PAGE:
Iraqi prime minister Mustafa al-Kadhimi landed in Iran on Sunday for high-level talks with his Iranian counterparts—a trip that came immediately after Kadhimi visited Saudi Arabia as part of a regional goodwill tour urging the two major Middle Eastern rivals to decrease tensions and assist with Iraq’s redevelopment.
Iranian state television showed Kadhimi and his delegation, including Iraqi foreign minister Fuad Hussein, meeting with Iranian president Ebrahim Raisi at the Saadabad Palace, the presidential residence in Tehran. The previous day, Kadhimi had held a similar meeting with Saudi crown prince and de facto leader Mohammed bin Salman (MBS) in the coastal Saudi city of Jeddah. At the time, Kadhimi had reported that he and MBS had discussed “efforts to push towards calm and constructive dialogue” to “support … and strengthen … regional security and stability.”
On previous goodwill tours, Kadhimi has urged his counterparts in Riyadh and Tehran to de-escalate tensions, observing that hostility between the two regional powers often resulted in destabilizing conflict within Iraq due to hostility between the two larger powers. Iran and Saudi Arabia have not enjoyed formal diplomatic relations since January 2016, when Saudi Arabia executed dozens of Shi’a political prisoners, including Shia cleric Nimr al-Nimr. In response to those executions, an Iranian mob torched Saudi Arabia’s embassy in the city, prompting Riyadh to sever relations.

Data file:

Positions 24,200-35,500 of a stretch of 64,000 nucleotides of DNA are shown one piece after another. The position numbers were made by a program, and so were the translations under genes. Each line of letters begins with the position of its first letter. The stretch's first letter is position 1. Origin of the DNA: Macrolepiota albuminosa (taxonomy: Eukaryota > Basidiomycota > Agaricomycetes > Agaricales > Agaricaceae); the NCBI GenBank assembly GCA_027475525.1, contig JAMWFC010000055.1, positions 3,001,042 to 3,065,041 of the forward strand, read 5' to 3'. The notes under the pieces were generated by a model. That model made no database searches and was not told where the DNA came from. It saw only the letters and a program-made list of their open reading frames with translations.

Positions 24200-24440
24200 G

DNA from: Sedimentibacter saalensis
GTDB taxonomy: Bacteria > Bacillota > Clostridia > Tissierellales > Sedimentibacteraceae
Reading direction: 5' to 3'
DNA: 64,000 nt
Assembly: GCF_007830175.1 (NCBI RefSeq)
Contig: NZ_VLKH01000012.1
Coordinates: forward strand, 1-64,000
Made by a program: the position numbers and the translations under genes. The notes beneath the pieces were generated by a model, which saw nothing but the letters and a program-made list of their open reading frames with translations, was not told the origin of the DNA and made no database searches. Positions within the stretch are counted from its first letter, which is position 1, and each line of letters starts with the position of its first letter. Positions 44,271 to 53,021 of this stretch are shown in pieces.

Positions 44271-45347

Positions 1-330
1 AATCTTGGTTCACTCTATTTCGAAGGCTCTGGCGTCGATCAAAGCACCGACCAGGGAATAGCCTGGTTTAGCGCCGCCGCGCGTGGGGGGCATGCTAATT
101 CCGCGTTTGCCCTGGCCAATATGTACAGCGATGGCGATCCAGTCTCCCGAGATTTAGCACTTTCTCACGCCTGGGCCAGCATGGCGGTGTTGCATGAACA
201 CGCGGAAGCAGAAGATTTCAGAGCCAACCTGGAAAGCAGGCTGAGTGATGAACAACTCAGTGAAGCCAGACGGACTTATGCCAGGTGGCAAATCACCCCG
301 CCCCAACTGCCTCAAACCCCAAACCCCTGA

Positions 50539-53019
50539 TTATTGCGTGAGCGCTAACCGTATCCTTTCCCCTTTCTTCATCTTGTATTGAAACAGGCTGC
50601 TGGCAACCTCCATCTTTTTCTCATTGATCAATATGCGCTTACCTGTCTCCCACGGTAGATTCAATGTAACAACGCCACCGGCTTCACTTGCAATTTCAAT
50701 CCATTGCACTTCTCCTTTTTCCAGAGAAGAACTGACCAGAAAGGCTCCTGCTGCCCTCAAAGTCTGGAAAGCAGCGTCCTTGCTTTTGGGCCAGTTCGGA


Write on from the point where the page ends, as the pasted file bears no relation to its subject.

Iran has long maintained a complicated relationship with Iraq. Since the U.S.-led invasion of Iraq in 2003, Iranian influence within the country has grown substantially. After the rise of the Islamic State (ISIS) terror group in 2014, Iran organized, funded, and led the Popular Mobilization Forces (PMF) militias against them. Following the territorial defeat of ISIS, however, Iraq’s pro-Iran faction has increasingly clashed with Iraqi nationalists intent on reducing Iranian influence in the country’s politics. Iraq has also functioned as a battleground between Iran and the United States, as both pro-Iranian militias and U.S. troops are present in the country and are periodically targeted by missile strikes from the opposite side.
On previous occasions, Iraqi leaders have decried the use of their country as a battlefield for regional tensions, and have urged restraint from all parties. Iraqi mediation between Riyadh and Tehran led to a series of summit meetings in Baghdad in 2021, intended to decrease hostility and establish bilateral communications. Although the fifth round of these negotiations was held in April and Iranian officials have hinted that further discussions might follow, the Baghdad talks have failed to restore broader ties between the two governments.
Trevor Filseth is a current and foreign affairs writer for the National Interest.